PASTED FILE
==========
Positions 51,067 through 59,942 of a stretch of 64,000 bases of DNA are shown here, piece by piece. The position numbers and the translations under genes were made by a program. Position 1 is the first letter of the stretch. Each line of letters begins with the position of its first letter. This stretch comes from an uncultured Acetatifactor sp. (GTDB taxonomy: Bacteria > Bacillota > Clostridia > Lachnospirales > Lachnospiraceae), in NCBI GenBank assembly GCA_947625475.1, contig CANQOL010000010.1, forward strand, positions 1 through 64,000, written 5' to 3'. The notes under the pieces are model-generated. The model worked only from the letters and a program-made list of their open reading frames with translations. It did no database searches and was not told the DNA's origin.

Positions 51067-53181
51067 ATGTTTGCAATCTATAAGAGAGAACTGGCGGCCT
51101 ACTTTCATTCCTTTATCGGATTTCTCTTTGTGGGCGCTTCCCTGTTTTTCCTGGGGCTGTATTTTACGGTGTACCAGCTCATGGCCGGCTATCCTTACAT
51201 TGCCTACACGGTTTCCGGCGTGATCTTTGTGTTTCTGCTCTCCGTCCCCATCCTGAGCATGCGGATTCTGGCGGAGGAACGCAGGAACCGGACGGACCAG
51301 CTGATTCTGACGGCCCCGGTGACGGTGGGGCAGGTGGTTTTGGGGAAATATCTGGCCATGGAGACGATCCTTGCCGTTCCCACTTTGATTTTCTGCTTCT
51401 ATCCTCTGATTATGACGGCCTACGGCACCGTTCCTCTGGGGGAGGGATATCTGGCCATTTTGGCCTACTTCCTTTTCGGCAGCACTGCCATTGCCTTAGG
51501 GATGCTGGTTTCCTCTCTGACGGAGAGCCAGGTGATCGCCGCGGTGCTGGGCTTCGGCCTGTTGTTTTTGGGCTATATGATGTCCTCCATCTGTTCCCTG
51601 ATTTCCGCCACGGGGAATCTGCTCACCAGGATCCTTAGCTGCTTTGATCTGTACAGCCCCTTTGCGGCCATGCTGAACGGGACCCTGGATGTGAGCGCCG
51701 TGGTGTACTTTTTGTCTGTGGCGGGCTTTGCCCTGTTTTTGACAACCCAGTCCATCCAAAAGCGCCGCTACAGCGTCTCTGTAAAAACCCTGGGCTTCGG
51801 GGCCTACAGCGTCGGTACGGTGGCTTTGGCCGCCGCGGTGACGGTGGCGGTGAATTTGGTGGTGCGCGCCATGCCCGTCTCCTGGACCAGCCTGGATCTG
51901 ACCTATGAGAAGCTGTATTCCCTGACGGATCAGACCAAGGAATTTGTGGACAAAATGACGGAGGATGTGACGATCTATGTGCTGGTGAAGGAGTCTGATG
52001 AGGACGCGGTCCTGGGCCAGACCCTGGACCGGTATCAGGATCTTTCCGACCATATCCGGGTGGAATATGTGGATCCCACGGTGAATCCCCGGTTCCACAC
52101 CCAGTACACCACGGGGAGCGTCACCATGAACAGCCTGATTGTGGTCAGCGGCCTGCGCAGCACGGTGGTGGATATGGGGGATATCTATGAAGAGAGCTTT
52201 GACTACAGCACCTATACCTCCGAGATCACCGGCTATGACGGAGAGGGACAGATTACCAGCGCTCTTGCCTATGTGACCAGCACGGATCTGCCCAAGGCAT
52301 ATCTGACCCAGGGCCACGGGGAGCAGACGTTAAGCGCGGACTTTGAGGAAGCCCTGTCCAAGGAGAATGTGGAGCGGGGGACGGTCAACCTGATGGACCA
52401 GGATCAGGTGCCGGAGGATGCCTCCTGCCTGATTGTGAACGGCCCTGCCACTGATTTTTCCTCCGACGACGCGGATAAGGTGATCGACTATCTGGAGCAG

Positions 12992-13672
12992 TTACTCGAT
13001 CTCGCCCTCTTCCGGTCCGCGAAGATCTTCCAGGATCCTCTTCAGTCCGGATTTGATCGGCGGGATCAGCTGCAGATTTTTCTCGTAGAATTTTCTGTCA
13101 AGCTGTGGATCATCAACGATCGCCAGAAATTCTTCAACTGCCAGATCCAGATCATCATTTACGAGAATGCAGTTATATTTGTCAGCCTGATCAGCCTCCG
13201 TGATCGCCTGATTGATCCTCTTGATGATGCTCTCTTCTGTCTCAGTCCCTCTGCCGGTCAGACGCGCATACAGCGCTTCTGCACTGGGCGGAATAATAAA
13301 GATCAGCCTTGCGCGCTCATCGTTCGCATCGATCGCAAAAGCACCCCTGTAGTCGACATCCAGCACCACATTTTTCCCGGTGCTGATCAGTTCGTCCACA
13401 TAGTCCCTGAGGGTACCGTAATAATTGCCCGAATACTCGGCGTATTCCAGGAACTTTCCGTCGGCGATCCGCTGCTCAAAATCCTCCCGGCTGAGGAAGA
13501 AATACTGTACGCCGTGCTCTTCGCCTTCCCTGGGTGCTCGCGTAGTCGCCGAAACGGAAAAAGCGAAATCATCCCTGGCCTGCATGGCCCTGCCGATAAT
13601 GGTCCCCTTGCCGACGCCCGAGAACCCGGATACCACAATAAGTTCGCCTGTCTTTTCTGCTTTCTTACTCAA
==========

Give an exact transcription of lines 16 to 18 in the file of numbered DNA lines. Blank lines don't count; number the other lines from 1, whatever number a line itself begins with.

52301 ATCTGACCCAGGGCCACGGGGAGCAGACGTTAAGCGCGGACTTTGAGGAAGCCCTGTCCAAGGAGAATGTGGAGCGGGGGACGGTCAACCTGATGGACCA
52401 GGATCAGGTGCCGGAGGATGCCTCCTGCCTGATTGTGAACGGCCCTGCCACTGATTTTTCCTCCGACGACGCGGATAAGGTGATCGACTATCTGGAGCAG

Positions 12992-13672